English title: Satisficing Among Reluctant Respondents in a Cross-National Context
Author(s): Olena Kaminska - Allan L. McCutcheon - Jaak Billiet -
Type: Journal article
Higher response rates are commonly assumed to be associated with higher survey quality. Nevertheless, increasing response rates without attention to response quality may result in an increase of measurement error if it is associated with reluctance to participate in surveys. This article examines the nature of the relationship between reluctance and response quality. The question is studied in a cross-national context using data from the European Social Survey, Round 3, conducted in 2006–2007. Hypotheses are tested separately and compared across four countries: Belgium, the Netherlands, Norway, and Sweden. A measure of response quality, satisficing, is developed through latent class analysis using the indicators of ‘‘don’t know,’’ straight-lining, inconsistent, and ‘‘extreme þ middle’’ responses. To explore the relationship between the latent variables of reluctance and satisficing, before and after controlling for cognitive ability, structural equation modeling is used. The findings suggest that the relationship between reluctance and response quality is present but spurious, being completely explained by cognitive ability. The observed effects are not only consistent but also invariant in their magnitudes across the countries. The implications of this study for future data collection are discussed.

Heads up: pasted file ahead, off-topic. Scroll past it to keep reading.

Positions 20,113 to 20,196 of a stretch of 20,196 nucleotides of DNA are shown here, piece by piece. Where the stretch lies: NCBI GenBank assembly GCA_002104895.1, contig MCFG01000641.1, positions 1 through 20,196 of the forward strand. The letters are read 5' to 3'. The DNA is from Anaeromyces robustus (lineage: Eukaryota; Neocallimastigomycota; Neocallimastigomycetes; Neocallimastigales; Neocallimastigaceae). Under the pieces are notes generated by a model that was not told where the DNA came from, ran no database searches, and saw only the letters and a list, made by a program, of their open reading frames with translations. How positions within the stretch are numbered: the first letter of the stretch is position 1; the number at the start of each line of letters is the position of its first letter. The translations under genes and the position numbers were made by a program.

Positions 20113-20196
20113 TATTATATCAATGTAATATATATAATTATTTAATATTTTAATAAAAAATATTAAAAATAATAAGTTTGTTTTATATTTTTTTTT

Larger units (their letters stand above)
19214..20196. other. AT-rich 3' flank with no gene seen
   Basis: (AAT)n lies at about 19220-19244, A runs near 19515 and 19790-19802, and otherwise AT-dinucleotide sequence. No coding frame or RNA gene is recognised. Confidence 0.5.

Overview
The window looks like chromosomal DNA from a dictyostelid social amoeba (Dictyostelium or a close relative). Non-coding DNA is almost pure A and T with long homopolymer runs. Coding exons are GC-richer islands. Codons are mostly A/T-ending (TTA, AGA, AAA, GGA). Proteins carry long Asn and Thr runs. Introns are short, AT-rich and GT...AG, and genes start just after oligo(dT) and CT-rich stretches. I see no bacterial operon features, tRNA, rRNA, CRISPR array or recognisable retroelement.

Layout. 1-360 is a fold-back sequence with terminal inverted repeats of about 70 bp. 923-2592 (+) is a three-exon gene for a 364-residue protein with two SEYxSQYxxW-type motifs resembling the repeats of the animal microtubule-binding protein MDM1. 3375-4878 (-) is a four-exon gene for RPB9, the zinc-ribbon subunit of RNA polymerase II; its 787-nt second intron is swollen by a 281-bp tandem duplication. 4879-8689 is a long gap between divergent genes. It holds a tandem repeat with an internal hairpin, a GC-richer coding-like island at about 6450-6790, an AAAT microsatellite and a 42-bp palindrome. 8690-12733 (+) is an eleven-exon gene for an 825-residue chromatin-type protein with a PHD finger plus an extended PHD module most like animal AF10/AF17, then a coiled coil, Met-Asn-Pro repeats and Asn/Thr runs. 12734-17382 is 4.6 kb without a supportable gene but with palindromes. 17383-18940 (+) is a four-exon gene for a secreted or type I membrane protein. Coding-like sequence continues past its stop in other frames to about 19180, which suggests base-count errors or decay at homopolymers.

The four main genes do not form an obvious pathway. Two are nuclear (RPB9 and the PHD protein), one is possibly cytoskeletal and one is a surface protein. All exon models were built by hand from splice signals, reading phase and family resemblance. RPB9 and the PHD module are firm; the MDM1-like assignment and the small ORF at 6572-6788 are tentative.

From page no: 956
To page no: 984
Journal: Public Opinion Quarterly